In the newborn, symptoms may appear during the first hours of life with failure to pass meconium, or in the first week with a picture of intestinal obstruction. However, the delay in passage of meconium is not constant, and a percentage of children still presents late or with complications despite a history of problems since birth. Enterocolitis, the most common complication, is always severe and is an important cause of mortality in these young patients.
In infants and children, the presentation is often less dramatic and may not mimic acute intestinal obstruction (Figure 17.1). Severe constipation and recurrent fecal impaction are more common. Physical examination reveals a distended abdomen and a contracted anal sphincter and rectum in most children. The rectum is devoid of stools, except in cases of short-segment agan-glionosis. As the finger is withdrawn, there may be an explosive discharge of foul-smelling liquid stools, with decompression of the proximal normal bowel.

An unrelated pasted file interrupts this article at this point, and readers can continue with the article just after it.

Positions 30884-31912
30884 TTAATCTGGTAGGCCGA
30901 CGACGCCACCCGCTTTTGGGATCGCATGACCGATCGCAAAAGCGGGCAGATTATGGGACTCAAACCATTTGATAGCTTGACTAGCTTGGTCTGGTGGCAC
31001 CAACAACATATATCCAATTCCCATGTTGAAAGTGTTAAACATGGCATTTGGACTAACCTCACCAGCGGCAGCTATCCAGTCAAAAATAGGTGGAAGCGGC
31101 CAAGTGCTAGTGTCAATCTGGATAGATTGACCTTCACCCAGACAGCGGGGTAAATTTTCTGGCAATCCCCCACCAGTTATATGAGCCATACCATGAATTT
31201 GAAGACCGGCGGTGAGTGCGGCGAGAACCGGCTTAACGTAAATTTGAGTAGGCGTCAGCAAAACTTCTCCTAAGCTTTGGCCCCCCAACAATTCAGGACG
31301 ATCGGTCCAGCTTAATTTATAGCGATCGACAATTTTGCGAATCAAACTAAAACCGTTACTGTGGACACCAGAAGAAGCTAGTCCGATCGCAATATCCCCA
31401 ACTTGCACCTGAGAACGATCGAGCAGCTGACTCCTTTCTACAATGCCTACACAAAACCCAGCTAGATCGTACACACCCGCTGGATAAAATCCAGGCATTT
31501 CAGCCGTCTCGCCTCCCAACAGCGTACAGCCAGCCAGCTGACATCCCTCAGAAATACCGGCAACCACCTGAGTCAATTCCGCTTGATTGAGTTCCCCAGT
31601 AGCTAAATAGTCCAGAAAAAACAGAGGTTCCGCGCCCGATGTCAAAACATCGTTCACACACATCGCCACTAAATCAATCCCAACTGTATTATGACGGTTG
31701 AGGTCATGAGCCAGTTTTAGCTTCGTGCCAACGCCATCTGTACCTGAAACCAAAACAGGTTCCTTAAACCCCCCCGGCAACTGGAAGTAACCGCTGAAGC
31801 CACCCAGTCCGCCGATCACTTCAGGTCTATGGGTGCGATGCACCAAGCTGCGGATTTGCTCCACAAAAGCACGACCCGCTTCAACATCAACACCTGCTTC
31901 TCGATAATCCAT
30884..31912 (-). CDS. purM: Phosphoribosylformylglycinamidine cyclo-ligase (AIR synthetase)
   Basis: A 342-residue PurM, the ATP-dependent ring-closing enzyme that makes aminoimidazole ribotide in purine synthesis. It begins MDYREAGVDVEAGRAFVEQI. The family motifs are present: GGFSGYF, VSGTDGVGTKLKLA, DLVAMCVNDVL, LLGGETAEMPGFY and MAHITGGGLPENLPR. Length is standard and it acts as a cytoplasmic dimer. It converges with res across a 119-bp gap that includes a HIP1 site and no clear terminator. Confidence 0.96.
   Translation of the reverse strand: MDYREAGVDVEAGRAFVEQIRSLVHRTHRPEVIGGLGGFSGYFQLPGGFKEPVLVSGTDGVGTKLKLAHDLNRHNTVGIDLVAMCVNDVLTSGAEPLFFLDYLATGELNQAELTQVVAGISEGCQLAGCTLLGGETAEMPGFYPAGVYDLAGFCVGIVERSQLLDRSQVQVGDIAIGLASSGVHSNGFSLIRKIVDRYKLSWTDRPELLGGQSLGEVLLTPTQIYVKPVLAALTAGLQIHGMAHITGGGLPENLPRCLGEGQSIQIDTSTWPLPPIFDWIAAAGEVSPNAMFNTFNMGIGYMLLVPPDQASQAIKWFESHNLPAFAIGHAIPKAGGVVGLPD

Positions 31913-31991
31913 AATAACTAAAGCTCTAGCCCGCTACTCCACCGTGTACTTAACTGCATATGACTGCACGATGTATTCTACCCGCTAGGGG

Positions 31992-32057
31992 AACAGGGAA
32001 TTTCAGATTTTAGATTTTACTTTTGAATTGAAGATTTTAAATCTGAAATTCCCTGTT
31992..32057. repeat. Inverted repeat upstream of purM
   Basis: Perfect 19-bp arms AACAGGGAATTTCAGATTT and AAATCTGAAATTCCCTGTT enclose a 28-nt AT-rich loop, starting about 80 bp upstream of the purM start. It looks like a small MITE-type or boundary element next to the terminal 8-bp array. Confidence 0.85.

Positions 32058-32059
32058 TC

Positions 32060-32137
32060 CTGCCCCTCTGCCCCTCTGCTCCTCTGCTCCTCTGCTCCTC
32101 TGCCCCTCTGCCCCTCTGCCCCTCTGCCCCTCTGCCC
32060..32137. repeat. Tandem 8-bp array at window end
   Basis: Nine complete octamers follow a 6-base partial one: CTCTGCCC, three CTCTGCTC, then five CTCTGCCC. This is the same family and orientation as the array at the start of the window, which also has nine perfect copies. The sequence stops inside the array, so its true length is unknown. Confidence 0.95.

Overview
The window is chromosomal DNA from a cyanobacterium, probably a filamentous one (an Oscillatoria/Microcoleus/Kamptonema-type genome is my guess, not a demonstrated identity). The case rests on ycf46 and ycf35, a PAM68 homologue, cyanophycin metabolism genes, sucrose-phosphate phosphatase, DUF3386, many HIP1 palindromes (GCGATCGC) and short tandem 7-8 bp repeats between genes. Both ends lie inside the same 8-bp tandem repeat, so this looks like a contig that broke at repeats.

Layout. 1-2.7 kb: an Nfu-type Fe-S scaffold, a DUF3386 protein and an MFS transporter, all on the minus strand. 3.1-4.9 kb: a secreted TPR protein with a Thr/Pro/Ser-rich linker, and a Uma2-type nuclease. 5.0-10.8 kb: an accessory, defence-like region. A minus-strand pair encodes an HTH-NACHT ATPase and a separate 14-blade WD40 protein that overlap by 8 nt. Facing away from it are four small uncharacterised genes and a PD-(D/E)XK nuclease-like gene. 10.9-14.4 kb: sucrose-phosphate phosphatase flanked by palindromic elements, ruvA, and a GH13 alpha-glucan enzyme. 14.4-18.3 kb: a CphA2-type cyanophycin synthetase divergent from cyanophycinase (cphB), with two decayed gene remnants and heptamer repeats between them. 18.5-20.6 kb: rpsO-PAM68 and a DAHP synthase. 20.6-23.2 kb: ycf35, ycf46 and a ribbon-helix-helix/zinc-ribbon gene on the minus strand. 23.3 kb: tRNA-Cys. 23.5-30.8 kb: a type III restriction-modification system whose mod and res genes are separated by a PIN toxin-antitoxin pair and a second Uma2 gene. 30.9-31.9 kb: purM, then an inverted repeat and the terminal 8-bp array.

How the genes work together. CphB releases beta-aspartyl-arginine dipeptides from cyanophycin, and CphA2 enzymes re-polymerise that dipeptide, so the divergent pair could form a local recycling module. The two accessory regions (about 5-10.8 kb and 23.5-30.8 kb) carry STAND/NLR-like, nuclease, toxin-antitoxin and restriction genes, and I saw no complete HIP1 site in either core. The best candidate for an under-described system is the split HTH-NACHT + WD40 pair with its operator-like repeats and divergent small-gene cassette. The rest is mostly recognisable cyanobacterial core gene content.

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Did you ever think feeling angry and irritable could be a symptom of constipation? A horrible fullness and pressing sharp pains against the bladders can’t help but affect your mood. Sometimes you just want everyone to leave you alone and sleep to escape the pain. It is virtually impossible to be constipated and keep a sunny disposition. Follow the steps in this guide to alleviate constipation and lead a happier healthy life.